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OnScreen Review: "A Star is Born"

OnScreen Review: "A Star is Born"

Toward the end of A Star Is Born, one character says to another, “Music is essentially 12 notes between any octave - 12 notes and the octave repeat. It's the same story told over and over, forever. All any artist can offer this world is how they see those 12 notes. That's it.” It’s a line of dialogue from the third remake of the film (fourth if you count 1932’s What Price Hollywood?). This particular remake has been in the works for a few years now, initially with Clint Eastwood attached to direct and with Beyoncé to star at various points. Every couple of decades, this film seems to get taken down off the shelf and repackaged for a new generation and an artist offers the world how they see that same story told over and over.

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OnScreen Review: "Mandy"

OnScreen Review: "Mandy"

Mandy exists in a world that doesn’t make any sense, and yet it totally works. It’s the kind of film that midnight showings were made for. It’s firmly grounded in the grindhouse exploitation tradition of movie-making. I’ve never done drugs, but I imagine movies like this give a pretty fair approximation of what a bad experience is like. Nicholas Cage, so often a target of criticism and ridicule as a celebrity, has found a movie that matches his craziness and puts it to good use and, frankly, he’s rarely been better. It’s not A Quiet Place or Hereditary in terms of the kind of horror film it is, it has its own unique blend of horror and entertainment going for it. This is an instant cult classic.

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The Best Fantasy League Ever for Movie Lovers

The Best Fantasy League Ever for Movie Lovers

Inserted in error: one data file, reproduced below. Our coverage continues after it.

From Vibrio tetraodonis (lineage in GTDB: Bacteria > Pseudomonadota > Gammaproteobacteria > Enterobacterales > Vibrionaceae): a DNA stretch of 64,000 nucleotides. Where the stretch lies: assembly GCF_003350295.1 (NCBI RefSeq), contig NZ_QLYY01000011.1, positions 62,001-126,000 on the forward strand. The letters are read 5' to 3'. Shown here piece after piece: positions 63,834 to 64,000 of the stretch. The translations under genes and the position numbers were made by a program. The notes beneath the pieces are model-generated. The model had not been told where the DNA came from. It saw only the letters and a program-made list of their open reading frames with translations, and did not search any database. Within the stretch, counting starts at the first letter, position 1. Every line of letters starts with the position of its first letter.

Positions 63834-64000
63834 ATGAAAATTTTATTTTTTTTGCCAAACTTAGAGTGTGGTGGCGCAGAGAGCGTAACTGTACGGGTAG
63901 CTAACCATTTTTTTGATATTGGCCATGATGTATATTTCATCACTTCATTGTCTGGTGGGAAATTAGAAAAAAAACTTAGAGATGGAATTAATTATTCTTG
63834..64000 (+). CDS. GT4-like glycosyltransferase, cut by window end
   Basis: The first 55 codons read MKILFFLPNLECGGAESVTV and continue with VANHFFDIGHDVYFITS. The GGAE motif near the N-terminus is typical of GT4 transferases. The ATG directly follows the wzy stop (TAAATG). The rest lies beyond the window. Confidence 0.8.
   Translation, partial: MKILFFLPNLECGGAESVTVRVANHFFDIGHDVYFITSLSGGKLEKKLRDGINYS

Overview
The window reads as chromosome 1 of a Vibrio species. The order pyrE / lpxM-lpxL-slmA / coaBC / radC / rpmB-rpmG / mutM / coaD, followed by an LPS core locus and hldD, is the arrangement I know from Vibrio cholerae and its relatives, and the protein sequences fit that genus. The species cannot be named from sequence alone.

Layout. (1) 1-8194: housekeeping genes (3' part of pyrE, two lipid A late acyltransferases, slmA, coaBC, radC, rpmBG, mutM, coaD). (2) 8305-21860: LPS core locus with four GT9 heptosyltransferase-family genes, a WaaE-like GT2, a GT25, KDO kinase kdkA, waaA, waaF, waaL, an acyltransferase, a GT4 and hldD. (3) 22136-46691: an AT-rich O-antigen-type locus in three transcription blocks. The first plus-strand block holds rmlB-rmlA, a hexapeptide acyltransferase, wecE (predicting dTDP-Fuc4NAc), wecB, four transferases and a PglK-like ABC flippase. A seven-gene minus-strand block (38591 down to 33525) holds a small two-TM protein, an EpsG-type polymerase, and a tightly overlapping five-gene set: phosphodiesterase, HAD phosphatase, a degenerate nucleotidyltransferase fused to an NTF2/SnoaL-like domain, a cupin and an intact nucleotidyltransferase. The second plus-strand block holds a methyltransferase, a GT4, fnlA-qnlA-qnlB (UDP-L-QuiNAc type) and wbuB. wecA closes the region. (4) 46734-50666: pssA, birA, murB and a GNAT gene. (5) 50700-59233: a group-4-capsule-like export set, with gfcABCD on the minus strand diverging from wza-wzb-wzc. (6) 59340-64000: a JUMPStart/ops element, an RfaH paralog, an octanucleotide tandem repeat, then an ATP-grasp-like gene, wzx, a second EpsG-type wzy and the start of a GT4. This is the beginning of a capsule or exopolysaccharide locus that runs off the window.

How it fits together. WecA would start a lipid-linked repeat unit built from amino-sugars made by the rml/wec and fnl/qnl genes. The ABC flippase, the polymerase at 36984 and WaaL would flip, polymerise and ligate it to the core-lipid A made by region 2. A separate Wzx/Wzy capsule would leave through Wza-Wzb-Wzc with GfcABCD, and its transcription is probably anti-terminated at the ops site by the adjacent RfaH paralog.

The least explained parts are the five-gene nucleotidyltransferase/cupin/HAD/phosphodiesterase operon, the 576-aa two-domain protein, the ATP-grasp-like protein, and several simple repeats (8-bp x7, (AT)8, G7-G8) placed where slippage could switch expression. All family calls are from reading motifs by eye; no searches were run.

Fantasy sports is a billion-dollar industry. It’s all the rage. Just myself, I am in three fantasy football leagues, a Pick ‘Em League, and a Survivor League. I’ve even dabbled in Draft Kings. But here’s the thing, fantasy doesn’t have to be limited to sports. In fact, it shouldn’t be limited to sports. What if you could build a fantasy roster of your favorite movies and win bragging rights about your movie prowess?

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OnScreen Review: "The Predator"

OnScreen Review: "The Predator"

I had hoped that Shane Black would bring an interesting reinvention or sharp new angle to the Predator series of movies. Instead, what we’re treated to is a muddled mess. It’s hard to tell if there was too much studio meddling or if Black is just trying to put too much into this one movie. Either way, The Predator is just the latest example of how not everything should be a franchise.

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Guess The Box Office - Week 1

Guess The Box Office - Week 1

OnScreen is pleased to bring you a new weekly feature called “Guess The Box Office”, where OnScreen critic Ken Jones and OnStage Contributor Greg Ehrhardt will preview the weekend in movies and predict which movie will win the weekend and may even try and guess actual box office while they are at it.  Check back every Friday for a new column.

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First Man and the Outrage Machine